As any additional information regarding this important community issue arises, such news will be shared on the City Council web page and social media:
You can follow the City Council on Facebook @PVDCityCouncil, Twitter @PVDCityCouncil, Instagram @PVDCityCouncil, and on the web at
Thank you for being vocal and caring community members! I appreciate you and your willingness to engage on these important issues.
If you have other neighborhood concerns, I invite you to join us at my monthly community meeting which is held the first Monday of every month (if Monday is a holiday it falls on Tuesday of the same week) at Mt. Pleasant Community Library from 6:30 PM to 7:30 PM.
If you have other concerns, you can always call my office at 401-521-7477.
Jo-Ann Ryan, Majority Leader
Providence City Council
Councilwoman – Ward 5

Bay Area grab-bag pt. 2

Some more pictures from my trip to SF (way back in January, what can I say, I’m a bad blogger).

I can make all the jokes we want about the smug liberalism of the Bay Area, it’s still California, and the excesses of car culture are on full display.

That white SUV is a Mercedes Benz G class, with an after-market conversion for a convertible top. That is, it’s an expensive, ugly SUV, modified to make it even more expensive, less practical, and less safe. I can think of 4 cars I’d rather have that total up to the price of one these. (or about…. I dunno, 20 bikes?) I’ll admit that the sharrows on the street in front of this house help mitigate the ostentatious display of wealth in that driveway.

I took a ride around SF one day and happened upon this scene outside of a private elementary school:

That’s a few dozen cars double parked (with idling engines) waiting to drive the kids home from school. I think it was Gary Kavanaugh (aka @GaryRidesBikes) who first said something like: you know gas is not too expensive when you see people sitting in their cars with the engines idling for 15 minutes. Good thing I was on bike so I could just filter through the cars!

On to more positive things. I attended something called the East Bay Bike Party!

It takes place at night, so it’s difficult to take a picture, but there are well over a hundred cyclists there. They gather at one park, ride through the streets (safely, and largely obeying traffic laws), stop at a second park, have a little party at that park, ride through the streets to a third park, party some more. Many of the cyclists have trailers with sound systems, and there was even one that had a giant suspended disco ball.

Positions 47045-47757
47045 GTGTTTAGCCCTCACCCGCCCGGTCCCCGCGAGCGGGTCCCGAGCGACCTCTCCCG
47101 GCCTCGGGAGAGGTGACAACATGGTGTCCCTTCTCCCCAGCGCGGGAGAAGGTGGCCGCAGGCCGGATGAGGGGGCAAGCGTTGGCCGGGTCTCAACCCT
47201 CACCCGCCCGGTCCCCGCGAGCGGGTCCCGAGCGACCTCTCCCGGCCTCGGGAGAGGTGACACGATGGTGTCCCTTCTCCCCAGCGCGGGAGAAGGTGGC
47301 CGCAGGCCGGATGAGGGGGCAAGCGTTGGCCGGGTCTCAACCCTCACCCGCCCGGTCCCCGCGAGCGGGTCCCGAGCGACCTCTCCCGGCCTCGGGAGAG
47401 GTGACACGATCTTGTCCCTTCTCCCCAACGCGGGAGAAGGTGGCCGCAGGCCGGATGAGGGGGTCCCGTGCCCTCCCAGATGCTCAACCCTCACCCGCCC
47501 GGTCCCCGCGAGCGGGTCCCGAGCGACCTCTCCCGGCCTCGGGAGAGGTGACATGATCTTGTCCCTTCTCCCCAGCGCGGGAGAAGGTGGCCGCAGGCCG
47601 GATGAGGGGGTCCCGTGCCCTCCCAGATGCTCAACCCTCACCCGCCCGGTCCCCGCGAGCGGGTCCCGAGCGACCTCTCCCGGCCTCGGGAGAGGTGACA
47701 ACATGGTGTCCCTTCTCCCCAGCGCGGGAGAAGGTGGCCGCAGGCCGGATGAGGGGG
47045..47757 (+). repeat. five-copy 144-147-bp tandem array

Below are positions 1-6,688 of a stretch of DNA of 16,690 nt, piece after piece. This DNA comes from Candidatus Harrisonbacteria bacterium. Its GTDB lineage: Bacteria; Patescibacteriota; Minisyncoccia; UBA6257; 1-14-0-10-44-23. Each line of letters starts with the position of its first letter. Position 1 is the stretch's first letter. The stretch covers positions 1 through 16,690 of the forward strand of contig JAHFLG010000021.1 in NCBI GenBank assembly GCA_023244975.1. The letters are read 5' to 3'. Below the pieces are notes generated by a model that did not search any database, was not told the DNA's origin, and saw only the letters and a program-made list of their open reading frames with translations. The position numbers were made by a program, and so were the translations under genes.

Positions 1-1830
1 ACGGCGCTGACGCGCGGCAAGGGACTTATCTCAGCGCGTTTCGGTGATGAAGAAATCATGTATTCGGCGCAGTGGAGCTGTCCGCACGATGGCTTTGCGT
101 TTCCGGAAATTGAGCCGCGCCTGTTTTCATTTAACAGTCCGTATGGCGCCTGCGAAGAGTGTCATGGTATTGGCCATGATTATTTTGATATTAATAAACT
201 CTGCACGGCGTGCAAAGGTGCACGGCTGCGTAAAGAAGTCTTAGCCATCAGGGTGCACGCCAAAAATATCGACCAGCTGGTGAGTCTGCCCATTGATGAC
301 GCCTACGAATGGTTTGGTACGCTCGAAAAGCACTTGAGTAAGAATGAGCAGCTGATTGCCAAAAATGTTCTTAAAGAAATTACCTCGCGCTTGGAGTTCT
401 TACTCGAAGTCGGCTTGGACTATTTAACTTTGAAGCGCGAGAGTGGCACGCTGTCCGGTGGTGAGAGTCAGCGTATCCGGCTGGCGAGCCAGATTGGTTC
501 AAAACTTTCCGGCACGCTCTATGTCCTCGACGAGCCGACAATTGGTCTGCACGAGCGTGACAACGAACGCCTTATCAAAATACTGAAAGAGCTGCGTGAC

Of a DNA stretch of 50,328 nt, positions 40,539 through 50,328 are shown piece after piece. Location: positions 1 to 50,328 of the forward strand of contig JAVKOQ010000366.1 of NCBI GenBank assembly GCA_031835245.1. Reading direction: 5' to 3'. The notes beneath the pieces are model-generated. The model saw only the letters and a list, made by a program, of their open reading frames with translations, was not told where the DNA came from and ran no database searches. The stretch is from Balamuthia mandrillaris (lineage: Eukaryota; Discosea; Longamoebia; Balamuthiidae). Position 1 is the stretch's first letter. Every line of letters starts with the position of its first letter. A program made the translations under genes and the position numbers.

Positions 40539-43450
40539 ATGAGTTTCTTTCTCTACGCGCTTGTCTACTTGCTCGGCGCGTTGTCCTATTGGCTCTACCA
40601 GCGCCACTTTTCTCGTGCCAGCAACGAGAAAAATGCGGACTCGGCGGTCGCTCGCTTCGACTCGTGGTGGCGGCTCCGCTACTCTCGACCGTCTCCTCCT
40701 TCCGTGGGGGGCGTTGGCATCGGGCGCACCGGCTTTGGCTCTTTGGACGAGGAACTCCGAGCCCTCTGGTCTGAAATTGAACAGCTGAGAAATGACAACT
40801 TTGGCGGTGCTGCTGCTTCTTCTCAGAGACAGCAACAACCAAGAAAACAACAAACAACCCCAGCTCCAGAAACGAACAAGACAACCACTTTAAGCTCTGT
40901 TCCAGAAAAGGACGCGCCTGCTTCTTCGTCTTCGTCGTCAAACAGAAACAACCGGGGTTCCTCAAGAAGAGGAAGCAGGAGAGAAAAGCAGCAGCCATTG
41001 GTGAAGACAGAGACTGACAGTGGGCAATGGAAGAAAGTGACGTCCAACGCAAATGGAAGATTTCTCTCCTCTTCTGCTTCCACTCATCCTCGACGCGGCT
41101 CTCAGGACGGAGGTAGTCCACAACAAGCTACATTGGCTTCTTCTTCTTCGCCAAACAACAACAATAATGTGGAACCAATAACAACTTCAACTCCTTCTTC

You might be thinking, “sounds like critical mass, right?” Wrong! First, I am on the record as being against critical mass, and I stand by that statement. First, this started around 8PM, and the streets were largely empty. All of the rush-hour traffic was done. The cyclists obey the law (for the most part, there’s over a hundred people, and you can’t control everyone). The group splits into multiple groups, stopping at lights and allowing cars to pass and cross.  The group rides through neighborhoods and many people come out onto their porches to watch the cyclists go by (kids especially love it). It was great to see so many people on all sorts of bikes. Like I said, the streets were pretty much empty. For part of the ride, we were on some pretty wide, major streets. And they were empty, just a couple hours after “peak rush hour.” It made me think that we’ve overbuilt our infrastructure – at least our car infrastructure.

Luckily, there’s some good bike infrastructure around. The picture above is from the San Francisco Bay Trail: my friend and I enjoying an afternoon ride.

Cambridge does it wrong

Ahhh, Cantabrigia, a fantastical land full of graduate students, biotech companies, public pedants, and bikes, bikes, bikes! I recently visited the city which is distinguished by classical learning and new institutions to dine in one of its fine establishments, specifically, Rendezvous. It was the best restaurant I’ve ever been to that used to be a Burger King.